“What I’m interested in… is building an empire.”
What began as a fourth season but is now a series of its own, Narcos: Mexico finds Netflix delivering a detailed and refreshing look at the Mexico marijuana and cocaine trafficking into the United States. It’s all under Miguel Félix Gallardo (Diego Luna), a man on the rise as he greases the pockets of every law and government official he can get close to. But on his heels is Kiki Camarena (Michael Peña), transferred to Guadalajara looking to disrupt the corruption and flow of drugs with his team.
The season is ripe with classic cartel good guy/bad guy back and forth: at its center is a gangster growing from nothing while a man of the law frustratingly tries to find a way to take it all down. But with ten episodes, Narcos: Mexico manages to settle in and takes its time, finding the nuance and human element, looking for what makes these people tick and what makes them want more than what they already have.
One thing for Félix is certain: he hates being reminded of who he was and not of whom he has become. There are several of these moments, and Luna plays it with stoic heartache as the shame and anger of his past life is thrown in his face even after all of what he’s accomplished. He wants respect, and there will always be someone above him to tear him down. Luna molds into the role elegantly, each slight felt in his expressions, each attack and setback held in his body language and words.
Peña’s Kiki is endlessly determined, each setback and slight against him only further pushing him to higher means of taking down the cartel. Peña has been more of a comedic actor as of late, and here he proves his great worth as a dramatic actor, with a performance which helps hold the show up, along with Luna’s, and really helps deliver one of his better roles.
Both main characters are driven by the same thing: respect. There’s a lot of disrespect going around; earning your place requires more than just proving your worth. This is the main theme of this season: both men push harder and harder toward their ultimate goal while still finding resistance and dismissive sharks.
It’s in Joaquin Cosío we find the most interesting and captivating performance of the series, as Don Neto. As Neto, he at first comes off as a dismissive and annoyed fool, but soon grows into the character I could not take my eyes off of. He lights up every scene with simply being in it, and Cosío really held my attention throughout.
While on good footing for its first few hours, it’s at the episode five mark and onward where the season takes off and grows into a tense wave of fallout. Everyone ends up with emotional scars as cocaine is introduced to the picture, with it bringing some familiar faces from seasons past. It’s in fighting to keep above water where Narcos: Mexico finds its most power. Every action has consequences, and the constant shift to combat cause and effect gives the drama a massive boost. On the surface, business may be growing exponentially, but what it means to these characters and what came before changes who they are.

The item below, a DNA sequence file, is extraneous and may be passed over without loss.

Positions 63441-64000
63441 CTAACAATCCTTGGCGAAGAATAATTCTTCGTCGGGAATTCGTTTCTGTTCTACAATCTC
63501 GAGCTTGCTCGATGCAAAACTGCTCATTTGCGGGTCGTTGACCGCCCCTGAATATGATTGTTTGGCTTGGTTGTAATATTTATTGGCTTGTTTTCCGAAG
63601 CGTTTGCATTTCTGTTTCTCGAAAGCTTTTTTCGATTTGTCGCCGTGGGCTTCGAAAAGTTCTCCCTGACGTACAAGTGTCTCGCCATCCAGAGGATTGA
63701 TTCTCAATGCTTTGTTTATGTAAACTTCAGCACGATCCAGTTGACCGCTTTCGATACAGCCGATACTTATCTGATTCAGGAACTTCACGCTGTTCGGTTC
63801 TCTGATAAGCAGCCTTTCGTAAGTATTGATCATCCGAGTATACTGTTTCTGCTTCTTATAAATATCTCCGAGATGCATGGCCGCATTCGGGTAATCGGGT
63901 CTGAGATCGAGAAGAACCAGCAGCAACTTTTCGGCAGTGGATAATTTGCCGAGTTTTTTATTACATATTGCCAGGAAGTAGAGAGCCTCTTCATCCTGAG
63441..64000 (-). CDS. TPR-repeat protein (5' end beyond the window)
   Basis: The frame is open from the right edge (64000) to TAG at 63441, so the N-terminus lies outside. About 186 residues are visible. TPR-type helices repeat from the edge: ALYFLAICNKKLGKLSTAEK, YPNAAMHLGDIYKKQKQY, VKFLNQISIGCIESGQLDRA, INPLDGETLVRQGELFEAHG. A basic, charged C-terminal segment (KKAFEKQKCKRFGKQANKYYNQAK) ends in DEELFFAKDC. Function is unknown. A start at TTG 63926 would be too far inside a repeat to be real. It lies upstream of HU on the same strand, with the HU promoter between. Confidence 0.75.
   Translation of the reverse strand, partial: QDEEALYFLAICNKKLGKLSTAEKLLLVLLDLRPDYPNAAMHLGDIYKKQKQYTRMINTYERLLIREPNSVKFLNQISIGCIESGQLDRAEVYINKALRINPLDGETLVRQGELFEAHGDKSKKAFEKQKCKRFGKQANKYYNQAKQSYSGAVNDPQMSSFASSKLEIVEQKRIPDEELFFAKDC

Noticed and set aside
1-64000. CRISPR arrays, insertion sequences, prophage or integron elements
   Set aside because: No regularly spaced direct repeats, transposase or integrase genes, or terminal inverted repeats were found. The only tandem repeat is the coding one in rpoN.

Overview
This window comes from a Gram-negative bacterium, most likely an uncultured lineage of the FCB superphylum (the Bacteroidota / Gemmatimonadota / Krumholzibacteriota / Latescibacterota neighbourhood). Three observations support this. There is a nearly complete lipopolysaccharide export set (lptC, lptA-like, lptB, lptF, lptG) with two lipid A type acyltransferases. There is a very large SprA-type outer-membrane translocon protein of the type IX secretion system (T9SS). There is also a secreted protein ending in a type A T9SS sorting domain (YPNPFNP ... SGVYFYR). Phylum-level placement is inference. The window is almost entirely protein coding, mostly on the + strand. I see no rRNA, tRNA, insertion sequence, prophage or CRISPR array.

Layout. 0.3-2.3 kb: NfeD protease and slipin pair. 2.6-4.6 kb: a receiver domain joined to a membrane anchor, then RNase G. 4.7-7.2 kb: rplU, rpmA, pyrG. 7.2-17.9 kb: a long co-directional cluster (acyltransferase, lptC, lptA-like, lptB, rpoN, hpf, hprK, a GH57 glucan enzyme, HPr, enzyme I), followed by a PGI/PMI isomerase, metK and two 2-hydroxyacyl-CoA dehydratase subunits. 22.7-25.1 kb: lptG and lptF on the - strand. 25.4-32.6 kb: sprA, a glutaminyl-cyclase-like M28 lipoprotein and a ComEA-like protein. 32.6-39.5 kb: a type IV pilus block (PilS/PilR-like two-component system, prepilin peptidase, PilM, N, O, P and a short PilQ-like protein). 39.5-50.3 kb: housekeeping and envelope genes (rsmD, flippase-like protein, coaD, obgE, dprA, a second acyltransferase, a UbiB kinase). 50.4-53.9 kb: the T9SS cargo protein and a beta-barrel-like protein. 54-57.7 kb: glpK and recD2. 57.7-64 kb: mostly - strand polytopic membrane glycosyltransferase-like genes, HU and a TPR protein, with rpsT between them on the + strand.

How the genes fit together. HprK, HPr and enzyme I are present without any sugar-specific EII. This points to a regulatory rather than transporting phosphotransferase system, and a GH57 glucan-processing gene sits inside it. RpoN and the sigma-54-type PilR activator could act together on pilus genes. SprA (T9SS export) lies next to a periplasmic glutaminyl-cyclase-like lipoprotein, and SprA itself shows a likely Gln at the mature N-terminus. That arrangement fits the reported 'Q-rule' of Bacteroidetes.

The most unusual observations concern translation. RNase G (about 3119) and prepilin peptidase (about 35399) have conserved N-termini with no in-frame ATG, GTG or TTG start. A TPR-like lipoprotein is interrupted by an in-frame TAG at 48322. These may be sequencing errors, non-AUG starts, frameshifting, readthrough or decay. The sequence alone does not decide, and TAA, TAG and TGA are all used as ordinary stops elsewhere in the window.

The direction is superb in these hours, with the sun-baked production in Mexico providing unique architecture and atmosphere, which differentiates from past seasons of its sister series. Under Eric Newman’s showrunning, the show feels connected but is more energized and has a slight hand in pop culture, with some small homages and twinges of crime dramas of the past. It adds up to a very appealing season of television, one where those at the forefront are given a huge backdrop to work on.
But despite all the good, the women in the season are somewhat sidelined. Alyssa Diaz as Mika, Kiki’s wife, does get some moments but left me wishing she was in more scenes due to how well her character works. Teresa Ruiz as Isabella, too, one of Félix’s business partners, is a rather fascinating figure in the show, but isn’t featured as much as hoped. It also skips over some of the more intriguing pieces of the true story, though with the disclaimer up front and the amount of time needed, it’s understandable.
Narcos: Mexico is a fresh start for an already great series. For a show about power and respect, it gets down to the relationships which run them, and how cogs only work if the others are aligned. Netflix has brought a foreign language crime drama to a larger audience and knocked it out of the park again. It’s a solid follow-up to previous years and will be a great starting point for newcomers, as well as an incredibly welcome return for fans.
Narcos: Mexico begins streaming on Netflix on November 16th. All episodes were provided for review.
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